Online noise associated with large carnivores is particularly dense because their defining characteristics, such as beauty, power, stealth and dominance, have made them salient and, consequently, part of our everyday vernacular. This is important to recognize given that effective conservation communication is especially imperative for people working on the conservation of large carnivores and related ecosystem health. In general, real and perceived risks associated with predators drive human perceptions about these species (Bruskotter et al., 2017; Bombieri et al., 2018). Nevertheless, online resources about large carnivores frequently include misinformation that can undermine conservation strategies for these species, and that facilitate the rapid spread of negative sentiment that can reduce social tolerance for large carnivores more broadly (Bruskotter and Wilson, 2014); (Young et al., 2015).

Mountain lions (Puma concolor) exemplify the dilemma surrounding the use of multiple vernaculars for a species in the crosshairs of conservation conundrums. Barnes (1960) reported 84 common names for the species in English, Spanish, Portuguese and numerous indigenous languages across North and South America (Table 1). P. concolor inhabits the largest range of any native terrestrial mammal in the Americas and holds the Guinness World Record for the animal with the most common names (Guinness World Records, 2019). P. concolor is also a charismatic apex carnivore that disproportionately supports biodiversity and ecological resilience (Elbroch et al., 2017b; Barry et al., 2019), as well as a prominent character in diverse spiritual beliefs and historical narratives of the various cultures with which it overlaps (Herrmann et al., 2013), suggesting it also plays a cultural keystone role (Garibaldi and Turner, 2004). Yet despite its value to people and the ecosystems upon which humans depend, P. concolor conservation management remains controversial because the species competes with humans for space, ungulates, and other resources (Elbroch et al., 2017a), and because it poses both real and perceived risks to people, pets and livestock (Herrmann et al., 2013; Wolfe et al., 2015). Media reports also sensationalize encounters with P. concolor, contributing to negative sentiment about the animal (Wolch et al., 1997; Bombieri et al., 2018).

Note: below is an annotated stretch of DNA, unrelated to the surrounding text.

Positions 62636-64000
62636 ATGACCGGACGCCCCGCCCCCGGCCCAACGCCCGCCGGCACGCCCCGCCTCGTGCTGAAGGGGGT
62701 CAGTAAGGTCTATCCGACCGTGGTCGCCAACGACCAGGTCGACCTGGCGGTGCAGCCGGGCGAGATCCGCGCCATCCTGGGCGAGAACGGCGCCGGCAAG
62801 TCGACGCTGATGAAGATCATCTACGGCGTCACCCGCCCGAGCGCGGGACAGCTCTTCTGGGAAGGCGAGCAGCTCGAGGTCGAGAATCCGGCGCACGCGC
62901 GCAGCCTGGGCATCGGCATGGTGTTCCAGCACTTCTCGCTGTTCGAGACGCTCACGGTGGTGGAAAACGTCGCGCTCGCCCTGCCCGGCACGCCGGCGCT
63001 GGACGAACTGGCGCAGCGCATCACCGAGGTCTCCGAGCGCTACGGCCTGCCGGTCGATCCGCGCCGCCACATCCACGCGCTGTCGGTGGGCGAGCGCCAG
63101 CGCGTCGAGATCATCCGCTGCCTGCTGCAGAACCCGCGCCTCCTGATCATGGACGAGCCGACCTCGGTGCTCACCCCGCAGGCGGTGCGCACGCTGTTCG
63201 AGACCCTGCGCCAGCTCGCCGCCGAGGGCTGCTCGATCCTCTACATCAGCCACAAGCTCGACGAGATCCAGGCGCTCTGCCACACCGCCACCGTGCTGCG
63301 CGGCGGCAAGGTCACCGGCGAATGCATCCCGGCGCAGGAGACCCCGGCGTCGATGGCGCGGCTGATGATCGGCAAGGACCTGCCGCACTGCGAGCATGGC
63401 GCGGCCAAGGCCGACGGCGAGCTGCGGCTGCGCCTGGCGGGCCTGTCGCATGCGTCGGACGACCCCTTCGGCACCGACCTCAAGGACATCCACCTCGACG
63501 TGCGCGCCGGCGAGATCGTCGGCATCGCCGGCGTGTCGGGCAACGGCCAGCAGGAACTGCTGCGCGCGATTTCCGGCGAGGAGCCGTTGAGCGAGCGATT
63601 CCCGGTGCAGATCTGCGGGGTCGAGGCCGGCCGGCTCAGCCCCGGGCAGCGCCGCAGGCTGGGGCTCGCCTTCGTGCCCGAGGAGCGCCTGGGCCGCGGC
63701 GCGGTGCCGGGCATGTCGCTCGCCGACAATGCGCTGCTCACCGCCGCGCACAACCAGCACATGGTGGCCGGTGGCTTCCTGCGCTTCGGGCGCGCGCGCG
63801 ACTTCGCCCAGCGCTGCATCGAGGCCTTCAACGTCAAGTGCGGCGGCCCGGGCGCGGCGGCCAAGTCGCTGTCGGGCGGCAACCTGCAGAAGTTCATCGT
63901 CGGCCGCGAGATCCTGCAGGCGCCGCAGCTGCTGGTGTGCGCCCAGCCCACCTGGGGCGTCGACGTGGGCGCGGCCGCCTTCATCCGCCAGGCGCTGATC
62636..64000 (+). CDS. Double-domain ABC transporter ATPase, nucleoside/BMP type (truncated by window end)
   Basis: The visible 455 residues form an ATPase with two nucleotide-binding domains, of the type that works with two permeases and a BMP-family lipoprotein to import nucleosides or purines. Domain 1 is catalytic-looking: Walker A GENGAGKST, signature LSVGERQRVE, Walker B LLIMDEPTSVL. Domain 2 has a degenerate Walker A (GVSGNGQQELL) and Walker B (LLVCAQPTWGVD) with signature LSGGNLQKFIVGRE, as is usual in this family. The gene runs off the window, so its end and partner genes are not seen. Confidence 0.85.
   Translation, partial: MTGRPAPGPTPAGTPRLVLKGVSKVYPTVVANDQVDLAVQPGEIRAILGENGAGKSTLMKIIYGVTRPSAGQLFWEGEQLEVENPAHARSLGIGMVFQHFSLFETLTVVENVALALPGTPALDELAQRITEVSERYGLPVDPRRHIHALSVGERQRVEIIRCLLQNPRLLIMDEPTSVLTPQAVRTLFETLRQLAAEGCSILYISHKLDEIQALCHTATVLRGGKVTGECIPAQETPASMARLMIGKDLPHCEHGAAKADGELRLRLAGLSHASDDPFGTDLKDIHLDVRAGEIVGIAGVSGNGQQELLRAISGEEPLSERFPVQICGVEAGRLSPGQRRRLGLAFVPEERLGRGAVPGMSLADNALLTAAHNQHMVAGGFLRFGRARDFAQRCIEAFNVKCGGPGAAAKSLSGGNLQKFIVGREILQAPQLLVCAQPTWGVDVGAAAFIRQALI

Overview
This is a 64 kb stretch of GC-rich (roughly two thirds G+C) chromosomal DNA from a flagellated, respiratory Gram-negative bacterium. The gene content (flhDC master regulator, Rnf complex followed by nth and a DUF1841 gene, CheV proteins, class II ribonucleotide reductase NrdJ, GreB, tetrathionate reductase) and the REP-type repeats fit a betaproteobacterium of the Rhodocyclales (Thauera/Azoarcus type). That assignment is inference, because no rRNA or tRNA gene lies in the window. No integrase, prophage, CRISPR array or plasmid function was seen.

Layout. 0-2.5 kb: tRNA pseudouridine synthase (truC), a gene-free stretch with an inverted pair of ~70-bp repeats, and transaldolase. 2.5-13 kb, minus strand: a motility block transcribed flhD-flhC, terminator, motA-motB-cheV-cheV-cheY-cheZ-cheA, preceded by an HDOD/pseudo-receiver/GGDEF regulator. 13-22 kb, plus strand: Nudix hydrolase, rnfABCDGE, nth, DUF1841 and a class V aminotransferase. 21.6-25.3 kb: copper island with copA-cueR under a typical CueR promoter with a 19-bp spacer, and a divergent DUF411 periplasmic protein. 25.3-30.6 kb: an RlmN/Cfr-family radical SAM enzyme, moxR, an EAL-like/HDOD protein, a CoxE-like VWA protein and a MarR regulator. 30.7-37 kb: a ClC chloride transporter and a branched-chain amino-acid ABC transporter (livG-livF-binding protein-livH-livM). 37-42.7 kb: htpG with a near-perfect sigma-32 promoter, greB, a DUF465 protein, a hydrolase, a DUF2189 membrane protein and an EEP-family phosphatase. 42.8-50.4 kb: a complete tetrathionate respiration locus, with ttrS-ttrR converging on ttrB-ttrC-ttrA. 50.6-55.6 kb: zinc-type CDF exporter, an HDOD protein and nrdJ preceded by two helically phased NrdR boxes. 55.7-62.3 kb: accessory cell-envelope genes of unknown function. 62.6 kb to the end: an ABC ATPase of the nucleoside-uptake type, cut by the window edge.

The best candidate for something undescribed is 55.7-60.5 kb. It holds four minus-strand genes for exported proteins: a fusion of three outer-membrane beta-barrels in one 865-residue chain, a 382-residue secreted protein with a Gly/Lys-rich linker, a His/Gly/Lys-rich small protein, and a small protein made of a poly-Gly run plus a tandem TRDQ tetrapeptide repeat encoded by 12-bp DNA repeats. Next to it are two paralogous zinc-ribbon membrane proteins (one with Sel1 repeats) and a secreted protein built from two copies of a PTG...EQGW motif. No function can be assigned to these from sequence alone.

TABLE 1
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Table 1. Common names for Puma concolor reported in Barnes (1960) in alphabetical order, plus “Florida panther.”

Among P. concolor's most frequently used vernacular names are “mountain lion,” “cougar,” “puma” and “Florida panther.” Multiple theronyms exist for these vernaculars, including Mountain Lion, an Apple Macintosh operating system released in 2012, the Mercury Cougar, a U.S. model of vehicle manufactured from 1967–1997 and 1999–2002, and the Keystone Cougar, a popular line of recreational vehicles. “Cougar” is also slang for an older woman who dates younger men. Black Panther is the name of a Marvel comic character, as well as synonymous with black jaguars and leopards. Perhaps the most well-known theronym is PUMA, a global brand of clothing and athletic equipment that sponsors star athletes and global sporting events. “Puma” is also the name of a line of recreational vehicles competing with the Keystone Cougar. In addition, all of these vernaculars are widely used as names of professional and college sports teams, mascots, retail stores and more.

Our goal was to gather diverse usage data from the internet, social media, scientific literature and news articles to assess the cultural salience, or frequency of use, for the four most common P. concolor vernaculars, and their associated noise. This information is relevant to refining our understanding of best strategies when communicating about P. concolor to a variety of audiences across online and in print platforms, as well as across film, radio, and print communication. More broadly, we offer a suite of easy-to-navigate methods for conservation practitioners to explore, understand and penetrate the noise around topics of interest to ensure conservation communication reaches its intended audience.

Materials and Methods

Cultural Salience and Biological Relevance